Monday, March 13, 2017

Ranking Scott Kelly's Mastodon Songs

You may have heard there's a new Mastodon album coming soon.  Emperor of Sand will be released March 31, and the three advance tracks have me excited for a 'Don album for the first time in what feels like forever.  In anticipation of the new record, I've been listening to a lot of Mastodon, which inevitably means I'm hearing some Scott Kelly.  The Neurosis co-frontman and guitarist has appeared on every Mastodon album since Leviathan (and has confirmed an appearance on Emperor of Sand), and his presence typically results in his track being one of the stand out songs on the album.  So I decided to rank Kelly's Mastodon collaborations and ruminate on each one, if only because March 31 seems like too long to wait to write anything about Mastodon.

5. "Spectrelight" - The Hunter

"Spectrelight" isn't a bad song in the same way The Hunter isn't a bad album: it has some fun riffs and some catchy hooks, but the best parts are all things Mastodon has done before (and better) and the new directions as related to previous albums are nowhere near as enjoyable as the new directions on Blood Mountain and Crack the Skye.  So when Scott Kelly shows up in "Spectrelight," it's the only time in Mastodon's discography where his inclusion feels more like an obligation than an optimized opportunity to push a song to another level.

4. "Diamond in the Witch House" - Once More Round the Sun

Once More 'Round the Sun is probably my least favorite Mastodon album, but even so, it has a few great moments, and "Diamond in the Witch House" is one of them.  A (relatively) slower, psychedelically trippy jam, the track swings pretty close to Neurosis territory at the end, and as a result Kelly shines while doing his thing.  I'll admit to not listening to Once More... very much, so it had been awhile since I'd heard this one, but upon re-listening, I really, really dig it.  That whole album should have been like this. 

3. "Crystal Skull" - Blood Mountain

The song that first introduced me to Mastodon by way of that incredible Brann Dailor drum intro and instant-head bang first riff takes its time in giving us its featured Scott Kelly moment, but when it comes, it unleashes him in a monstrous fury.  Often in Neurosis, Kelly's vocals can get lost as just another amazing piece of the best puzzle you'll ever put together, but on "Crystal Skull" his roar cuts instantly through the music to stand the hair on the back of your neck on end.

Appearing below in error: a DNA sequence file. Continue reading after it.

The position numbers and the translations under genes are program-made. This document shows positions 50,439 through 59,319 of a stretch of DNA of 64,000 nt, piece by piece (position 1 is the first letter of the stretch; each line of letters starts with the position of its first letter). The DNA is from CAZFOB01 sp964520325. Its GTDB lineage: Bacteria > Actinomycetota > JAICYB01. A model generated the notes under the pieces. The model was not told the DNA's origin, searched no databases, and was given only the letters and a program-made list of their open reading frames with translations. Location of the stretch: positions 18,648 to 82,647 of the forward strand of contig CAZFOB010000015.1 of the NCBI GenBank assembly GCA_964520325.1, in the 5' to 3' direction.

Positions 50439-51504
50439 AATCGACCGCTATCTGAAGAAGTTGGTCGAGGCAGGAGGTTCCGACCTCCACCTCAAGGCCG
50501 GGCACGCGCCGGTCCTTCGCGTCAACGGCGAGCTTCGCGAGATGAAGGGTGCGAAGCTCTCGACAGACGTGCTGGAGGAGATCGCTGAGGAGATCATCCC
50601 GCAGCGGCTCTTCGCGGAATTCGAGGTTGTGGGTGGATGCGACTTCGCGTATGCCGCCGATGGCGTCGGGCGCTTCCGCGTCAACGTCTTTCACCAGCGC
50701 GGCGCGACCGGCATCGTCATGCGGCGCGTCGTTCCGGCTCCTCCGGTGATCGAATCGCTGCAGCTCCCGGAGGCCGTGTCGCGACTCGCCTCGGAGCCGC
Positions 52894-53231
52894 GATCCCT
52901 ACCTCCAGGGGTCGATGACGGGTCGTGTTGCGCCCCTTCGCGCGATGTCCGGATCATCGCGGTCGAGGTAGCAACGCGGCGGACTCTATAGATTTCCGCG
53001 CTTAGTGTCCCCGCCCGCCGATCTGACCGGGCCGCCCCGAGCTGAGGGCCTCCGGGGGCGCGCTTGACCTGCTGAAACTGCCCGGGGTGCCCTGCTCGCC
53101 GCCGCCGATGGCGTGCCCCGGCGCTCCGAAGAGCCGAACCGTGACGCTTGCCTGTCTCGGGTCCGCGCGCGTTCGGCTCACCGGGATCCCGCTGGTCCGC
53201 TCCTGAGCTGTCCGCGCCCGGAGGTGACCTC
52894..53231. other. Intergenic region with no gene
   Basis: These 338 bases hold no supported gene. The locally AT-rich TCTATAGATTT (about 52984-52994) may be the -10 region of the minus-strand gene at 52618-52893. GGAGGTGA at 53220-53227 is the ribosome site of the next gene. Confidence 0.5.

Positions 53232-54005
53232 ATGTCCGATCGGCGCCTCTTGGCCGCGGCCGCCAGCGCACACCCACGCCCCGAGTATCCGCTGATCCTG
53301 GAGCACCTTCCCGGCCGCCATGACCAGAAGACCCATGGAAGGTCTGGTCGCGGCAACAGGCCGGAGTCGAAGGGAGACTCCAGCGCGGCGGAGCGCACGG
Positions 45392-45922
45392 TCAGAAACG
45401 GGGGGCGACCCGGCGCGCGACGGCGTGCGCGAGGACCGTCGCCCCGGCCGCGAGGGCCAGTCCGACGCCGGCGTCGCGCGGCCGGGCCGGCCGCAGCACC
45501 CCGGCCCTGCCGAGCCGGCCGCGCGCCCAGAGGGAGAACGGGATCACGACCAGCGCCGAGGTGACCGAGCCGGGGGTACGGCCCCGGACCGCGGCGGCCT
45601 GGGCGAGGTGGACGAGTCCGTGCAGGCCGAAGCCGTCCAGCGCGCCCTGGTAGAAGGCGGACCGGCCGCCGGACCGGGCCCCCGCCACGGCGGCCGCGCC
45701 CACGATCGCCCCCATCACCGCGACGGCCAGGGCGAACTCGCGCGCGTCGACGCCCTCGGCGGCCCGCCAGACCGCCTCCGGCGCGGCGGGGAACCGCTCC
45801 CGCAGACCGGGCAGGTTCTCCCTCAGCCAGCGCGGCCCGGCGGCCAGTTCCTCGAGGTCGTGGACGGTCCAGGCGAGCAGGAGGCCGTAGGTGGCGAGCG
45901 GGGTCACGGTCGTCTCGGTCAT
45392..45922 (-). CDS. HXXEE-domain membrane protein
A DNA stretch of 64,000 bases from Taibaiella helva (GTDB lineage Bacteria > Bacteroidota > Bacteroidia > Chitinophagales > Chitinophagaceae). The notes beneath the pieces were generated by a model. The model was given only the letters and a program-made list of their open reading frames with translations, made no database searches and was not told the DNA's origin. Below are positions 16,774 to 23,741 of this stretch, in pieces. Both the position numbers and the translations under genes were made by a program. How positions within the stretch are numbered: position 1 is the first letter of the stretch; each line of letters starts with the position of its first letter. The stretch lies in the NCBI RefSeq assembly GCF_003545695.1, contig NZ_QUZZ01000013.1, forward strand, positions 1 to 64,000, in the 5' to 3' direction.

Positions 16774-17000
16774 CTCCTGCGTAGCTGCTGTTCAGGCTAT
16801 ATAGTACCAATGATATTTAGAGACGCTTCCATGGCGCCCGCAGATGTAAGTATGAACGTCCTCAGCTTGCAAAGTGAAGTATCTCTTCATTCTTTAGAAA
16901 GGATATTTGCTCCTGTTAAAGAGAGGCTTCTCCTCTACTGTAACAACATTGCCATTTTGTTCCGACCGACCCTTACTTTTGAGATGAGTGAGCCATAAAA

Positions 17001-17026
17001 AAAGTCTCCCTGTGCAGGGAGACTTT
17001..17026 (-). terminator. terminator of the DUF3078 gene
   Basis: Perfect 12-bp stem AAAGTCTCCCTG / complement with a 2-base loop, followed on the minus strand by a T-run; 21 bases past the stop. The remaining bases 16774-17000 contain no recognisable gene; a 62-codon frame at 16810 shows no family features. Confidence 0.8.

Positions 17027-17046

2. "Aqua Dementia" - Leviathan
Widely hailed as a masterpiece (yes) and Mastodon's finest hour (no), Leviathan is regardless a stunning album that has some of the best metal songs of the 21st Century.  "Aqua Dementia" is, in hindsight, perhaps the first sign that Mastodon was going to move past their Remission-sound, as the weirdly psychedelic riffs of Bill Kelliher and Brent Hinds noodle a bit over Troy Sanders driving bass and Brann Dailor's pounding drums in the beginning, before bringing it back home later in the song.  Brent Hinds leads off on vocals, delivering some of his best work over the swirling maelstrom of sound Mastodon creates.  Yet even as the band keeps the pace down during Kelly's initial vocals, the sheer weight of his bellows seems to draw the song closer to a sludge-tempo than the upbeat thrash it leans toward.  By the time they slow it down in time for Kelly to bellow "And God will watch it burn," "Aqua Dementia" becomes a hurricane in slow motion, with Kelly's voice featuring as the wind and thunder both.

1. "Crack the Skye" - Crack the Skye

The creme de la creme of this collaborative partnership, the title track to Mastodon's 2009 masterpiece and best album (fuckin' fight me) features Kelly in a prominent role, as he takes over all of the verses.  His bellows are put to great use, juxtaposed as they are with Sanders' and Dailor's more pleading vocals.  As my buddy Nick put it eight years ago: "When that fuckin' guy from Neurosis shows up on 'Crack the Skye...'  goddamn, man."  He isn't wrong.  "Crack the Skye" would be an emotionally draining, gut-wrenching song thanks to Hinds' and Kelliher's excellent guitar work, but Kelly puts it over the top, which is why it's the best song he's done with Mastodon.

- Durf

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